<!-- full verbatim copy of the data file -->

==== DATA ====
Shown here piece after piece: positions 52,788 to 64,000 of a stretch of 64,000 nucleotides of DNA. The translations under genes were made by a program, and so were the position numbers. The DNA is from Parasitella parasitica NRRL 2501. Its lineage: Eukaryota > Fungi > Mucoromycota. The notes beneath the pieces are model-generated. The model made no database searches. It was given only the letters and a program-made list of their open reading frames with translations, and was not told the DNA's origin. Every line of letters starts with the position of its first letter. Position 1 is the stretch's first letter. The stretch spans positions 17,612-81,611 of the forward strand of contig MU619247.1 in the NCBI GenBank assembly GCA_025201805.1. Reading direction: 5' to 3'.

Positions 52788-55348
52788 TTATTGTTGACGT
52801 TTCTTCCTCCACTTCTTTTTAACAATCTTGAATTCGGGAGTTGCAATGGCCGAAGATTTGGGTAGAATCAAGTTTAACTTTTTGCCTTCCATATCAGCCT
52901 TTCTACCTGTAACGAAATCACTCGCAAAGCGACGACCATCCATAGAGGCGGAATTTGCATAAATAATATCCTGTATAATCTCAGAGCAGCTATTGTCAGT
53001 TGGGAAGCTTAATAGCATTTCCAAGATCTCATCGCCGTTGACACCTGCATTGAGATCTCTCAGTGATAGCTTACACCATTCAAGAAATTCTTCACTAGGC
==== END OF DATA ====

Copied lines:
Shown here piece after piece: positions 52,788 to 64,000 of a stretch of 64,000 nucleotides of DNA. The translations under genes were made by a program, and so were the position numbers. The DNA is from Parasitella parasitica NRRL 2501. Its lineage: Eukaryota > Fungi > Mucoromycota. The notes beneath the pieces are model-generated. The model made no database searches. It was given only the letters and a program-made list of their open reading frames with translations, and was not told the DNA's origin. Every line of letters starts with the position of its first letter. Position 1 is the stretch's first letter. The stretch spans positions 17,612-81,611 of the forward strand of contig MU619247.1 in the NCBI GenBank assembly GCA_025201805.1. Reading direction: 5' to 3'.

Positions 52788-55348
52788 TTATTGTTGACGT
52801 TTCTTCCTCCACTTCTTTTTAACAATCTTGAATTCGGGAGTTGCAATGGCCGAAGATTTGGGTAGAATCAAGTTTAACTTTTTGCCTTCCATATCAGCCT
52901 TTCTACCTGTAACGAAATCACTCGCAAAGCGACGACCATCCATAGAGGCGGAATTTGCATAAATAATATCCTGTATAATCTCAGAGCAGCTATTGTCAGT
53001 TGGGAAGCTTAATAGCATTTCCAAGATCTCATCGCCGTTGACACCTGCATTGAGATCTCTCAGTGATAGCTTACACCATTCAAGAAATTCTTCACTAGGC